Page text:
This was a 600 word rant that I just nuked because it wasn't flowing the way I wanted it to, so I started over. The question I posed in the title is Do you represent all Jews also known as do non-Jews make their evaluation/judgement of who Jews are based upon their experience with you.
It is an old discussion and one that in general I find to be very distasteful. There is something very wrong about basing an opinion about a group of people based upon the behavior of one person.
For example, it is wrong to judge all Black people based upon your opinion of Michael Jordan or for that matter Michael Jackson. I wouldn't do it and I am teaching my children to develop their thoughts/feelings/opinion about people based upon the person and not some shallow observation.
Yet it seems that all too frequently I have been engaged in a discussion by fellow MOTs about our responsibility to show the world who we are and what we are like. That if we act poorly, if we do not serve as a good dugma we are hurting other Jews.
It just irks me to no end. I'd say that I hate it but that is far too strong a word so I am not going to use it, but it gives a sense of just how distasteful I find this to be.
And now my sad confession. If I am reading the newspaper or listening to the news and I hear/read a Jewish sounding name I take an extra moment to find out what the story is. If the person that they speak of is a suspect or has been convicted of a crime I cross my fingers and hope that I find out that I am mistaken and that they are not a M.O.T. And of course if it is something cool than I want to hear that they are part of the tribe.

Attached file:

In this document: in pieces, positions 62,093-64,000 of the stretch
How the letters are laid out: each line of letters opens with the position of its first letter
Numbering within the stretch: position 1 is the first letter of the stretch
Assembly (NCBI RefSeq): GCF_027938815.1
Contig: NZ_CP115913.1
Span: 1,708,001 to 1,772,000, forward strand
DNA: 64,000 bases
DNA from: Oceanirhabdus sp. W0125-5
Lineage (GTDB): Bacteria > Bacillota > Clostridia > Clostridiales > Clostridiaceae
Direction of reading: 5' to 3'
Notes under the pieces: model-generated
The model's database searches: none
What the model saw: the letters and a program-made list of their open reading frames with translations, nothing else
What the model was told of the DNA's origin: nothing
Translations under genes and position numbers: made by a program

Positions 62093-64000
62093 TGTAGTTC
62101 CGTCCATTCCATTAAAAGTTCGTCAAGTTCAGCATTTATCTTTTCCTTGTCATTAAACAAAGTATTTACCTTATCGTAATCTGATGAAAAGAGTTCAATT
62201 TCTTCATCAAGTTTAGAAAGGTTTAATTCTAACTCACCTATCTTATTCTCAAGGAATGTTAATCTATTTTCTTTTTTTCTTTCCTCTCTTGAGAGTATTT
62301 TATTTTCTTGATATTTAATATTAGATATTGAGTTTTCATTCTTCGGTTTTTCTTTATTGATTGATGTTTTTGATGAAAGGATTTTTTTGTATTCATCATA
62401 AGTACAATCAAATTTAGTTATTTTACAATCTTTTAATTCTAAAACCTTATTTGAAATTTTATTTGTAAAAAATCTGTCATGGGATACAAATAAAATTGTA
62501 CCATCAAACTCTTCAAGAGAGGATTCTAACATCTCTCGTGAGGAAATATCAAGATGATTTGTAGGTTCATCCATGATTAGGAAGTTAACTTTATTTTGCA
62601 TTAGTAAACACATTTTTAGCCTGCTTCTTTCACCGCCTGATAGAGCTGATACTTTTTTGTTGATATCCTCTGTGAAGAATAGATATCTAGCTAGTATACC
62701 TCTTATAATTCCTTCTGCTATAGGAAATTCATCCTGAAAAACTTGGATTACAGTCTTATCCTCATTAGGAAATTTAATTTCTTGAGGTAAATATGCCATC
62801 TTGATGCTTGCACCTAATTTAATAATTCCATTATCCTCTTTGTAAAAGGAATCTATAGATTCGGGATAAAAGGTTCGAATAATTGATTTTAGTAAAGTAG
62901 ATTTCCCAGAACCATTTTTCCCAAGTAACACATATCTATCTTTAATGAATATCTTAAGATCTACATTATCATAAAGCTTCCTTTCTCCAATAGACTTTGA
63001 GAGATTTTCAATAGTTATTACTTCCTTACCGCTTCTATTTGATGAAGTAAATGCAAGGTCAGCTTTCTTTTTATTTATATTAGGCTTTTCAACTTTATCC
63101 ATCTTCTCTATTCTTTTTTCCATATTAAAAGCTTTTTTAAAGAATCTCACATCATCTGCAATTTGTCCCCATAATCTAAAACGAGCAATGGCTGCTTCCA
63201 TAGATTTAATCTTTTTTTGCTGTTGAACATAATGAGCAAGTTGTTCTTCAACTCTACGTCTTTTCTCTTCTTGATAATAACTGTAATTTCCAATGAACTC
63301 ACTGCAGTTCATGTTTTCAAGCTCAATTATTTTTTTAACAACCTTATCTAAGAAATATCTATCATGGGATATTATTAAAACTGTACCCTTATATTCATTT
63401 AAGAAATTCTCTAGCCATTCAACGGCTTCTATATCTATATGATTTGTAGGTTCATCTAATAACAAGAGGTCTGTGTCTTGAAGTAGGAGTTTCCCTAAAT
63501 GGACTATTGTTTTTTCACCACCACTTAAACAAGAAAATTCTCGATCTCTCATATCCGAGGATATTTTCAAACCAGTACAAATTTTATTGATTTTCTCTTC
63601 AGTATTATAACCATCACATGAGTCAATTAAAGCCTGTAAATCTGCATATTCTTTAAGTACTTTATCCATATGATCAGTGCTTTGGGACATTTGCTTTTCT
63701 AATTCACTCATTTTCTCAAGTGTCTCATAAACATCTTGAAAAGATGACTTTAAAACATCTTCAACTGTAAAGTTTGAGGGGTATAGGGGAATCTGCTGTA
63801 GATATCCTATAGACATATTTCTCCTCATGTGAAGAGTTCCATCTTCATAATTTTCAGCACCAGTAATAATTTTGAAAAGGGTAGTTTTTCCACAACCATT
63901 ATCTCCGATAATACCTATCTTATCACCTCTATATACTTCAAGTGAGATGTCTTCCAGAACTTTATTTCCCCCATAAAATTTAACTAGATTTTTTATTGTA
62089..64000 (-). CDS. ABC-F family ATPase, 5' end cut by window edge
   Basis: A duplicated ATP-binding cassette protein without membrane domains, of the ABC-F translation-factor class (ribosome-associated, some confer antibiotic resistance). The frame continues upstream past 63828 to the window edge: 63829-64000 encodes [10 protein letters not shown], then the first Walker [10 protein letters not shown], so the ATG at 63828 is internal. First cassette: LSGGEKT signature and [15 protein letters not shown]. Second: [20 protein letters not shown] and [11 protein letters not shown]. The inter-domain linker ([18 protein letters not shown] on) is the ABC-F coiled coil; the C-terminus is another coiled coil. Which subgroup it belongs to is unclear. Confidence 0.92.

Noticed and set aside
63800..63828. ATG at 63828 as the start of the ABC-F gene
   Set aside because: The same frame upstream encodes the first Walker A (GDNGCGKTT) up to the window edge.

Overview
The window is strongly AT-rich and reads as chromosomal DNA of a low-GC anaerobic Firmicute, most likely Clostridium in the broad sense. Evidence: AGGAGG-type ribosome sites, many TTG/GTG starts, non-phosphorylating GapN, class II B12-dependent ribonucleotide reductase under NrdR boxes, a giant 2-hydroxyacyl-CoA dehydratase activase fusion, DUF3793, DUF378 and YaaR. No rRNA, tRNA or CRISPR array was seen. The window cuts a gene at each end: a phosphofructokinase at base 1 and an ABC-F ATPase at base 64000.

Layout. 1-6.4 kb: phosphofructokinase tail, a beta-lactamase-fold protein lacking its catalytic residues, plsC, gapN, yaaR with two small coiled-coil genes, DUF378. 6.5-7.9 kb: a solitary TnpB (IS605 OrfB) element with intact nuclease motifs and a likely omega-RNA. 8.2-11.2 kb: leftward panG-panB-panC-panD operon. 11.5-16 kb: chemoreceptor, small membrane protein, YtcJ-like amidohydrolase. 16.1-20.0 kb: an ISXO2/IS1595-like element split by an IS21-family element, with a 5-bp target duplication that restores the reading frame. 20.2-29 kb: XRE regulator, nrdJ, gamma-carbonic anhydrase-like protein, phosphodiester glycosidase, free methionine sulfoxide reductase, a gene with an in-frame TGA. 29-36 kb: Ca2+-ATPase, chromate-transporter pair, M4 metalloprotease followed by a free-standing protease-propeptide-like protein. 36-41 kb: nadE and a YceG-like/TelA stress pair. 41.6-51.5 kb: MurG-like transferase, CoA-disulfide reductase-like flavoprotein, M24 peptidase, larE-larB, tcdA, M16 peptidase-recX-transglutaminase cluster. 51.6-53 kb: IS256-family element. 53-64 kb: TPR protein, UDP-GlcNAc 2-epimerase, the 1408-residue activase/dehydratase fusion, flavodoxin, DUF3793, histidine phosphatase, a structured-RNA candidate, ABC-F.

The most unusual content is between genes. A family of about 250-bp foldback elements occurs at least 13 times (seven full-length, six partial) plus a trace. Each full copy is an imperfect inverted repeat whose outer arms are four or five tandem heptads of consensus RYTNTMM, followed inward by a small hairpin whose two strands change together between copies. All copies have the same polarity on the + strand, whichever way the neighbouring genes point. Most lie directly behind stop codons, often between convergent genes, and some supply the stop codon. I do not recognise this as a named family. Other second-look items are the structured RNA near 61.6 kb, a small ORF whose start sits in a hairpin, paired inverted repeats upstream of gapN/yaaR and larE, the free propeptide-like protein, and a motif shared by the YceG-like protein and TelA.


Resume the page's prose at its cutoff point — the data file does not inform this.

It is a bit of a contradiction, but that is part of being human, the desire to pick and choose, the will to take the good and eliminate the bad.
In a utopian society this dialogue wouldn't exist because we would not judge each other based upon anything but the merit/actions of the individual. Even though we do not live in that world now, there is no reason that we cannot work towards it.
We do not plant trees for ourselves, but for our children, grandchildren and the people that come after us.
(Cross posted on The Jewish Connection)